What I’m trying to achieve in the end is to make the viewer feel as if he’s in another aeroplane alongside the subject. When the painting is finished, I hang it over my desk and live with it for a few days. Any mistakes soon become apparent, and can be easily corrected. I also check the painting against all the reference photographs to make sure I haven’t forgotten anything.
  I always have each painting professionally photographed. They used to be copied on large transparencies, but these days they are done digitally. I need the image not just for record purposes, but also to reproduce in advertising, on the internet, and occasionally as greetings cards and prints. Clients are often intrigued to learn that while they own the painting, the copyright remains with the artist.
  After photography, I protect the painting with a coat of retouching varnish. Final varnishing should only take place after about six months, when the painting has properly dried out. Most people want their painting framed, which is done by our framer, who also makes a protective plywood box if the painting is to be posted. I prefer if possible to deliver a painting, mainly because you can tell instantly from the reaction whether the recipient likes it or not.
  Along with the painting goes a recommendation not to hang it in direct sunlight or over a source of heat such as an open fire, both of which may cause the pigments to fade and the frame and stretcher to warp.
  I began by saying that technology often makes traditional skills redundant. It can also give enterprising artists new ways of promoting their work via the internet, and new opportunities to produce images. I could never get the hang of traditional airbrushing, but digital airbrushing has been a revelation, the great difference between the two being the existence of the delete command, and I’ve recently been producing and selling airbrushed profiles of aircraft. My history as a graphic designer combined with the advent of the Mac has also opened up another fruitful area of work, that of designing colour schemes for owners looking to respray their aircraft.
  Artists shouldn’t be scared of new technology. It will never oust traditional representational art because (in marketing-speak) it has added value, but it can open up new and interesting areas for the artist to exploit. Watch this space.

Jim Brown FRSA

 
 

It should have been the old familiar story: new technology replaces traditional skill, traditional skill is consigned to the dustbin of history. It has happened countless times, from the invention of moveable type to the coming of the digital revolution.
  By all the rules of economics the market for traditional representational paintings ought to have died out when colour film became available. Why pay an artist to paint a portrait when a photograph can you show what someone looks like? Why purchase a landscape when you have the means to record the view at the press of a button? Why have a painting of your aircraft when you can take a picture instead?
  The reason is simple: a camera can only capture what it sees at the time, give or take a little digital sleight of hand. A painting can express the essence of a subject in a way the camera cannot. A good painting can help you to see, rather than merely look. That’s why portraiture still exists, because it can show character as well as what the subject looks like.
  At its best, aviation art is a blend of landscape painting and technical illustration, an evocation of a machine in its natural element. It can bring out atmosphere and depth, as well as the sheer romance of flight. The only limit is the artist’s skill and imagination. It’s possible to recreate aircraft that no longer exist, portray incidents that are otherwise unrecorded, and show airfields long since built over.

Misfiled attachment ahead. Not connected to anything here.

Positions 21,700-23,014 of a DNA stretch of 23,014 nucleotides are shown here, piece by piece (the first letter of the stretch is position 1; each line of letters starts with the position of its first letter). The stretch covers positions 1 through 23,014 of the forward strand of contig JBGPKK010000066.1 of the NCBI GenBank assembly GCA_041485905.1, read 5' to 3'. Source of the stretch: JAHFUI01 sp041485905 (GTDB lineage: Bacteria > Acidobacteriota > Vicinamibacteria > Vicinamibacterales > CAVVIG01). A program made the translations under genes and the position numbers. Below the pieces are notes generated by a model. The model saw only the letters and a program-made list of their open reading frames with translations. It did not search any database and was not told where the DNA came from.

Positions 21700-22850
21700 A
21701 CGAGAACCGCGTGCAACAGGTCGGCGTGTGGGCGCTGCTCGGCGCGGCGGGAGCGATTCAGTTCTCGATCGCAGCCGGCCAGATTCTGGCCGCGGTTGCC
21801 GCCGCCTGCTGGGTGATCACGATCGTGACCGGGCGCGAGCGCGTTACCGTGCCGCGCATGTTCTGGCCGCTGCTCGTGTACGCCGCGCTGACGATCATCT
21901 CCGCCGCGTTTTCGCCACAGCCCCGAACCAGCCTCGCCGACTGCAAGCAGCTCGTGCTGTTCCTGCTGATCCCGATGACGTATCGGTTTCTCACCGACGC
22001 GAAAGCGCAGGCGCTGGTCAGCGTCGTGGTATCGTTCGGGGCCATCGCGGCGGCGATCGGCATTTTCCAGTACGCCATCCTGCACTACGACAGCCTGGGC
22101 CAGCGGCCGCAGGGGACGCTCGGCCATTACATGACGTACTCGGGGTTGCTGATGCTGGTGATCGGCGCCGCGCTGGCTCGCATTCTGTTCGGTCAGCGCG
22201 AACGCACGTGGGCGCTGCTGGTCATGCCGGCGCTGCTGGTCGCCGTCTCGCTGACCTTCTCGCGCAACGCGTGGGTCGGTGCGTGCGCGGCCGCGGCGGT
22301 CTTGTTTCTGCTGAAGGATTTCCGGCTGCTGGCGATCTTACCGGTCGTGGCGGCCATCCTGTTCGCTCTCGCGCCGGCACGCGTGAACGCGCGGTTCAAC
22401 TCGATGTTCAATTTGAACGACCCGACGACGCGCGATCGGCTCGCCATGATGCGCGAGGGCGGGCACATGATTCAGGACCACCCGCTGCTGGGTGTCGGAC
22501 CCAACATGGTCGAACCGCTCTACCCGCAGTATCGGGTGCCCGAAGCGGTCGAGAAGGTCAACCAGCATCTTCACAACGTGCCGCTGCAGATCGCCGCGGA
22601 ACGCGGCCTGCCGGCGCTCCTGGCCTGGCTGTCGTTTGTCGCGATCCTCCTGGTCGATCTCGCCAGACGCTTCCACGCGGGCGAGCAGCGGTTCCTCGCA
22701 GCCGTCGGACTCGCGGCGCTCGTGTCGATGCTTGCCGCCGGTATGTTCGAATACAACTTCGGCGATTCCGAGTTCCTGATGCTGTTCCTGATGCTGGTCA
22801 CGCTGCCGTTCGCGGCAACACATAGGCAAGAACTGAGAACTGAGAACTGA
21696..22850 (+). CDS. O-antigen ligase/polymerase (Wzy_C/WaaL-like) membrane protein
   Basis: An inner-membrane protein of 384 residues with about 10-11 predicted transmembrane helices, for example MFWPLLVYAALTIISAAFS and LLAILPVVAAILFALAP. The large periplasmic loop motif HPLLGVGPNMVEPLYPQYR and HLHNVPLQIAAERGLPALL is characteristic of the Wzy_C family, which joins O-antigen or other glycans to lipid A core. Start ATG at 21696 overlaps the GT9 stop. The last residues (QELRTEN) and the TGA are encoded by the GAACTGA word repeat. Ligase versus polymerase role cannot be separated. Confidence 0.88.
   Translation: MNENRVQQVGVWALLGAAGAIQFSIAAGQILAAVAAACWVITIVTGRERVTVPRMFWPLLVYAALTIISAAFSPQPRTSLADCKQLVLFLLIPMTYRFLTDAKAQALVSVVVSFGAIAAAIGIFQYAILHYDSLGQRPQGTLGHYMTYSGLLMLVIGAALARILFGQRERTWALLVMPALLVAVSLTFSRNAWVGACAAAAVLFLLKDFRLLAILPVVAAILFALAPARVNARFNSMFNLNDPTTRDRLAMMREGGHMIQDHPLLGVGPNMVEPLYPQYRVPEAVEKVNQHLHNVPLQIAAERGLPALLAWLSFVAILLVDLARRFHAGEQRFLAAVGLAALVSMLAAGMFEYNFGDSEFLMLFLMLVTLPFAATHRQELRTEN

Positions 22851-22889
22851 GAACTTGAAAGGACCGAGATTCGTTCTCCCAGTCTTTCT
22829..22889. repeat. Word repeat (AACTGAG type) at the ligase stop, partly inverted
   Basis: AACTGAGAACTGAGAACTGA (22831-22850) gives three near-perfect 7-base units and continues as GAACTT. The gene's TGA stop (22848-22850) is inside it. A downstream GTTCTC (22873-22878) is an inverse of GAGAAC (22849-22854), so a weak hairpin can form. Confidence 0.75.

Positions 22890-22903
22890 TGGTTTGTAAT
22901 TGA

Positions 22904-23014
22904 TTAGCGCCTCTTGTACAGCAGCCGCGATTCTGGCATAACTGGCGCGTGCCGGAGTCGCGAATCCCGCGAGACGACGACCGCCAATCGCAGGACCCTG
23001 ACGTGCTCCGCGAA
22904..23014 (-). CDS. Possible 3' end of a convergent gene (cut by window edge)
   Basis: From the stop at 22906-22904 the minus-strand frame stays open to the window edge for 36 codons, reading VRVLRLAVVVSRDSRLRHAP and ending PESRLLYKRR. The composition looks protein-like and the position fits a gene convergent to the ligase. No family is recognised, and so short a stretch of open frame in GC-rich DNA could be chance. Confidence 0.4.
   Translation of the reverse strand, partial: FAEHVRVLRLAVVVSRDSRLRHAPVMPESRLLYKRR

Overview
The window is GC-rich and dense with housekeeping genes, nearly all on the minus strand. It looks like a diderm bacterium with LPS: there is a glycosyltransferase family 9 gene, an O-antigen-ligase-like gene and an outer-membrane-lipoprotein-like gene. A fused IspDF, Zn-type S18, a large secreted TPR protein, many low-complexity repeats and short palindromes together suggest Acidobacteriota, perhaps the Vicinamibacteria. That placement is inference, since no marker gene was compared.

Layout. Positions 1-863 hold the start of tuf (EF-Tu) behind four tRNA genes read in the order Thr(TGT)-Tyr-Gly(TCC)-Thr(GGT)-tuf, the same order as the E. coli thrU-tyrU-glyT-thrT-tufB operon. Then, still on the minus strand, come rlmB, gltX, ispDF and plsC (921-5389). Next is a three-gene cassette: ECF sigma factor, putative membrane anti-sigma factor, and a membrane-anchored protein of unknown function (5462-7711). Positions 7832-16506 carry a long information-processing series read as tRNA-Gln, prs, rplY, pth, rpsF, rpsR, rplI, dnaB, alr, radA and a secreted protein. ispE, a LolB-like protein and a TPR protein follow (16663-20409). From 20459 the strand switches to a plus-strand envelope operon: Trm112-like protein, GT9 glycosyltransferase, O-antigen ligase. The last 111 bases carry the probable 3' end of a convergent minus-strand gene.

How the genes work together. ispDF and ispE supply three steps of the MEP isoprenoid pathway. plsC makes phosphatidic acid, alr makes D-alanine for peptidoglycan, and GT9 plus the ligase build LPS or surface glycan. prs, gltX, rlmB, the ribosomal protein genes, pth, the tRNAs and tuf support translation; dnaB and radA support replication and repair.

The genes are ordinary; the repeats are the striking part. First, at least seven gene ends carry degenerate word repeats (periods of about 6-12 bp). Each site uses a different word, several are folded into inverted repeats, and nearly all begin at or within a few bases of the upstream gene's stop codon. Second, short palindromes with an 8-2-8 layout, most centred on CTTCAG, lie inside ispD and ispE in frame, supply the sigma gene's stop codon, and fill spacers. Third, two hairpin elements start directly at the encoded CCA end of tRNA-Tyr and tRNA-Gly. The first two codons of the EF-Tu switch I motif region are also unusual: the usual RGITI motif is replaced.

I don’t know how other aviation artists work, so let’s assume you are commissioning a painting from me. How do I go about it, and what do I need from you? Obviously the first thing I need to know is the type of aircraft I’m going to paint. I’ll then ask for as many photographs of your aircraft as you can let me have. It’s not that I don’t know what a Piper Arrow or a Pitts Special looks like, rather that I don’t know what your individual example looks like. In particular I need pictures of the colour scheme and registration, plus as much other information as you can give me. It’s impossible to have too much reference material, but often the case that there’s not enough.
  You might be surprised to learn that the most important part of an aviation painting is the background. It determines both the mood of the picture and the lighting. I usually spend at least twice as long on the background as I do painting the aircraft. One great advantage an artist has over a photographer is that he has the leisure to choose his background, and alter it if he thinks it detracts from the subject.
  Some clients are happy to leave the choice of background to me, others want a specific background. Specific backgrounds present a real challenge and usually take much longer to paint, a fact that is ultimately reflected in the cost of the painting. The most challenging are undoubtedly farm strips: farmers who fly want to see every field, crop, fence and hedge in exactly the right place.
  The next thing I need to know is the size of the painting. Most people go for either 18” x 24” or 20” x 30” canvases, which are readily available commercially. Much bigger than that and it’s difficult to find somewhere to hang it; much smaller and I have problems painting the details. If someone particularly wants a non-standard canvas then I have one made.
  From now on it’s down to me. My first step is to do some thumbnail sketches of the position of the aircraft. I’m limited in what I can do with the viewpoint because it’s vital to see most if not all of the registration, otherwise your pride and joy could be any aircraft of that type.
  Next I search through my own reference collection of photographs, books, magazines and models accumulated over four decades.